Augustine's rule of thumb when writing cover letters is to ask yourself: If this letter was coming to me, would I want to read it? Chances are good that, if someone addressed you this way, you wouldn't be so intrigued.
Your cover letter is more likely to land in the right place when it is addressed to the correct person. Unfortunately, many job postings do not include a contact name. When this information is missing, it can leave you wondering how to address a cover letter. It’s always best to try and find the name of the person to address your cover letter to. You can use available resources to learn the name of the person responsible for hiring. Check the company website, make a phone call or look on social media. If your search is unsuccessful, there are other effective methods of addressing a blind cover letter. The salutation may be different, but how to address a cover letter with no name follows the standard format for how to address a cover letter.
Standard Cover Letter Formatting
How to address a cover letter starts with the same information, regardless of who you write it to. Always type your name and contact information at the top of the letter or at the top left corner of the page. Provide the date on the left side of the page, one space beneath your contact information.
Los Angeles, CA 90210
April 7, 2018
Use a General Title
If you are unable to learn the specific name of who to address a cover letter, use a general title. Address the cover letter to the human resources department or the department head of the job you want. This still sounds professional. Provide the company’s address under the name or title.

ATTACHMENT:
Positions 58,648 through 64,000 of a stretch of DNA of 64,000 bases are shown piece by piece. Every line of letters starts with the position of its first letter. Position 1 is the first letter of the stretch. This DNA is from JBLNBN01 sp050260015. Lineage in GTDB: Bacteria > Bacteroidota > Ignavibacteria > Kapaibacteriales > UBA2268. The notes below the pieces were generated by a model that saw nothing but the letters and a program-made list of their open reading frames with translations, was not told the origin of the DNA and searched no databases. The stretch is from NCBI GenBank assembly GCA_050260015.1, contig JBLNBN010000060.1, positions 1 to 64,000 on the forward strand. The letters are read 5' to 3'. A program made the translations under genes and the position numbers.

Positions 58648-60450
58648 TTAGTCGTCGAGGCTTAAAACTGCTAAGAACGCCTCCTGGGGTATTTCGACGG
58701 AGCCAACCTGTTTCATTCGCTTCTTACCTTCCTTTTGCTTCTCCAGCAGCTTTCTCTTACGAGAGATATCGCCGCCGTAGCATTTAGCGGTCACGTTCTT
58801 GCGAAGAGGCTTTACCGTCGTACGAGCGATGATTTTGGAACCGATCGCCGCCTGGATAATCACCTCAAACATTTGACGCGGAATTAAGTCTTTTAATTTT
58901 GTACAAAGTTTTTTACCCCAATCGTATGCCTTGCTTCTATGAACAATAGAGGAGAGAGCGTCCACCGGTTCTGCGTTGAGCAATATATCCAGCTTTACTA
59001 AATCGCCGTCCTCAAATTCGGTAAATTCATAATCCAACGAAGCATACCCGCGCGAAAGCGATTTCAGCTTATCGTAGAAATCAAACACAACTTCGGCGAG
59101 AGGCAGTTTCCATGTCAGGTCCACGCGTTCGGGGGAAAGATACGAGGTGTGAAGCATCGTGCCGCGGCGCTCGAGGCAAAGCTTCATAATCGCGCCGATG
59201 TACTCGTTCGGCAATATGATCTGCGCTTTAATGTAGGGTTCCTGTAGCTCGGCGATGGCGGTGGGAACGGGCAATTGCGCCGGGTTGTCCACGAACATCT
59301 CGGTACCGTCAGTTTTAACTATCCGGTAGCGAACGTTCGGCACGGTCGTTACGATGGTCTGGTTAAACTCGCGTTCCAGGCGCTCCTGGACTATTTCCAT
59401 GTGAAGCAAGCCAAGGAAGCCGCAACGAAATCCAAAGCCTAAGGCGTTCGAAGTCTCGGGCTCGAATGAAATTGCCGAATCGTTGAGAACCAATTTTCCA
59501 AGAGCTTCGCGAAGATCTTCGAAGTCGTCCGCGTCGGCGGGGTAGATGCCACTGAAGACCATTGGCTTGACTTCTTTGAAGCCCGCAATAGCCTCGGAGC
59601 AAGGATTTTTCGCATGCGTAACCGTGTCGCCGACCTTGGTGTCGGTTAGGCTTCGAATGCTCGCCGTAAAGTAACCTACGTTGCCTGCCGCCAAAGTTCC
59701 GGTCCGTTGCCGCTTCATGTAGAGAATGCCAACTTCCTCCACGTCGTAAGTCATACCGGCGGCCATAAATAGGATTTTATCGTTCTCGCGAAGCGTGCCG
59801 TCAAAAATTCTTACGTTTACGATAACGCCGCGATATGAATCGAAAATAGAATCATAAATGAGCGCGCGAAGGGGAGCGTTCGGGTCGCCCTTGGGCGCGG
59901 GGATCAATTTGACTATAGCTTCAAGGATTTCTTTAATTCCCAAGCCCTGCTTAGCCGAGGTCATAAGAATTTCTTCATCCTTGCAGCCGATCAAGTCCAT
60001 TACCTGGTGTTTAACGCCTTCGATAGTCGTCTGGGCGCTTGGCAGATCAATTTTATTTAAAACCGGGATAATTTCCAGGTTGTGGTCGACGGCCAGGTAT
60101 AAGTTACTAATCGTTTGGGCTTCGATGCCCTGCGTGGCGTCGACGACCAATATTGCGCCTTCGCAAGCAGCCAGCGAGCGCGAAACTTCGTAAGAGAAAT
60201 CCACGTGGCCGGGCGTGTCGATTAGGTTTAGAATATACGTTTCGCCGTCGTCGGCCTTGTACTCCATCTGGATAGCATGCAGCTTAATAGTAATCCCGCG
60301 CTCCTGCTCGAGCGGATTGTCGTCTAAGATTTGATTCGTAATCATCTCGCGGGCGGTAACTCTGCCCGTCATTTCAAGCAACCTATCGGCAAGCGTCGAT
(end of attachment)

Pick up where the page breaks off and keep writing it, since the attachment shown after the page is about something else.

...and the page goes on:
123 Main St.
Onecity, MA 02116
Human Resources Department
123 Main St.
Onecity, MA 02116
Vice President of Sales
123 Main St.
Onecity, MA 02116
To Whom it May Concern Cover Letter
If you are blindly sending a cover letter, you can always send a more generic "to whom it may concern" letter. Address your letter to “To Whom it May Concern” instead of “Dear Sir” or “Dear Madam,” since you don’t want to assume one gender or another.
To Whom it May Concern:
123 Main St.Onecity, MA 02116
Include a Salutation
Begin the body of the cover letter with a salutation to the contact, much like you would when addressing any letter. The salutation should be to the same person the cover letter was addressed.
Dear Recruiting Representative
Dear Human Resources Team
Dear Marketing Manager
To Whom it May Concern
Formatting the Body of the Cover Letter
Follow the standard format for the body of your cover letter. In the first paragraph, state the position you are interested in, how you heard about it and why you qualify. Briefly highlight relevant key accomplishments in the second paragraph. Indicate how and when you plan to follow up in the last paragraph.
- Gender-specific salutations such as “Dear Sir” or “Dear Madam” display a lack of creativity and could be offensive if the greeting is not appropriate for the reader.
About the Author
Leslie is a Los Angeles native with more than 20 years of experience writing for a variety of online and print publications. She has degrees in both journalism and law.